First published in the Dec. 2 print issue of the San Marino Tribune.
By Christian Leonard
San Marino Tribune
Despite a recent market slowdown, San Marino’s home values continue to increase, surpassing an estimated $2.5 million earlier this year.
The midmarket San Marino home value — including single-family houses, condos and co-ops — was roughly $2.37 million in October 2020, according to the Zillow Home Value Index. In October 2021, that figure was about $2.52 million, reflecting a one-year increase of 6.1%. October’s number also reflects a jump of nearly 77% from 2016, when the typical home value was an estimated $1.42 million.
Zillow’s index is a seasonally adjusted estimate of home values in the midmarket — 35th to 65th percentile — range.
While the housing market has been on the rise for the past several years, values have increased rapidly this year. In Los Angeles County, Zillow data shows, home values increased by about 0.6% from October 2018 to October 2019. The one-year increase grew to 8.8% between October 2019 and October 2020, and 16.8% between October 2020 and October 2021.
Housing market experts have attributed the increasing prevalence of $1 million homes across Southern California to rising incomes, low mortgage rates and a pandemic-induced flood of demand from well-off residents tired of renting, according to the Los Angeles Times.
San Marino has somewhat bucked the county’s trend, however — unlike those of neighboring cities, home values here have increased at a slower rate than they did before the pandemic. Between October 2018 and October 2019, values jumped by 12.2% in San Marino, about twice the rate estimated for the past year.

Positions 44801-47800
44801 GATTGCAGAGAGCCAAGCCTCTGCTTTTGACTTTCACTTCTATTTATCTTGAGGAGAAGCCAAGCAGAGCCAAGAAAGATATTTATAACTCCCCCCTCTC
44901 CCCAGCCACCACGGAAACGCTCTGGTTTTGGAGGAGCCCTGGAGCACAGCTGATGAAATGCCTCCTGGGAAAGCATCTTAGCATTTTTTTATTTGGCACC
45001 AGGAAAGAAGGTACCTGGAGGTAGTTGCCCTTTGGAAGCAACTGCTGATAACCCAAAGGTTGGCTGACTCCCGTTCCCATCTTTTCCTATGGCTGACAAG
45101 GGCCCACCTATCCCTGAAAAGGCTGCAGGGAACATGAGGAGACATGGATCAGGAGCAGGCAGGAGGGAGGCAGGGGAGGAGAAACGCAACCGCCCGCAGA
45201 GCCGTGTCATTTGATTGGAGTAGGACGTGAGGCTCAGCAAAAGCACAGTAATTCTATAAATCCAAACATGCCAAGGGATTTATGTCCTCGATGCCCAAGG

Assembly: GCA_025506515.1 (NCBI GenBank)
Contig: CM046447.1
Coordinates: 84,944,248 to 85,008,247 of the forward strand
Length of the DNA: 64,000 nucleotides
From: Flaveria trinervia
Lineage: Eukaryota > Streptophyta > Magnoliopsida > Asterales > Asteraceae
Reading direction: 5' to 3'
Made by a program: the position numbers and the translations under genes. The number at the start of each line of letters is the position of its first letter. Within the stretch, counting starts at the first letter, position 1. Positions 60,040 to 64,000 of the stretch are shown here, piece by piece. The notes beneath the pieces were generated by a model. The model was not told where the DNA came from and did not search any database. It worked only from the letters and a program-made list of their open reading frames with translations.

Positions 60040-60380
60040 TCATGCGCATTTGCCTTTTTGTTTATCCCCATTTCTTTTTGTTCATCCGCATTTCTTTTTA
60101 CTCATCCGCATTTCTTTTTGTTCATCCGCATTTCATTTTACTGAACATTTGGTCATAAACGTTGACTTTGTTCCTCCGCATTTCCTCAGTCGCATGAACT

The city’s homes are also typically far more expensive than those in neighboring cities, including Burbank, Glendale, Pasadena, South Pasadena and La Cañada Flintridge. Among those, only San Marino and LCF have typical home values of more than $2 million, according to Zillow data, with the latter’s estimate at just above that mark.
However, the surge in home values is showing signs of slowing as the market approaches the winter months, according to the California Association of Realtors. The organization also reported that the share of California houses sold above asking price in September fell to its lowest percentage — 60.2% — since February. Prior to September 2020, less than half of sales were above asking price.
“Slower sales activity suggests that the market is returning to its typical seasonal pattern and further market normalization can be expected in the upcoming months,” CAR Vice President and chief economist Jordan Levine said in a news release. “While the market is showing signs of cooling off in recent months, 2021 continues to outpace last year’s sale level so far and is expected to post a gain at year-end.”
Heightened home values, while good news for owners, has prevented would-be buyers from entering the market. In the third quarter of 2021, according to CAR, an estimated 24% of households could purchase a median-priced, existing single-family home in California, down from 28% in the third quarter of 2020 and 56% in the third quarter of 2012.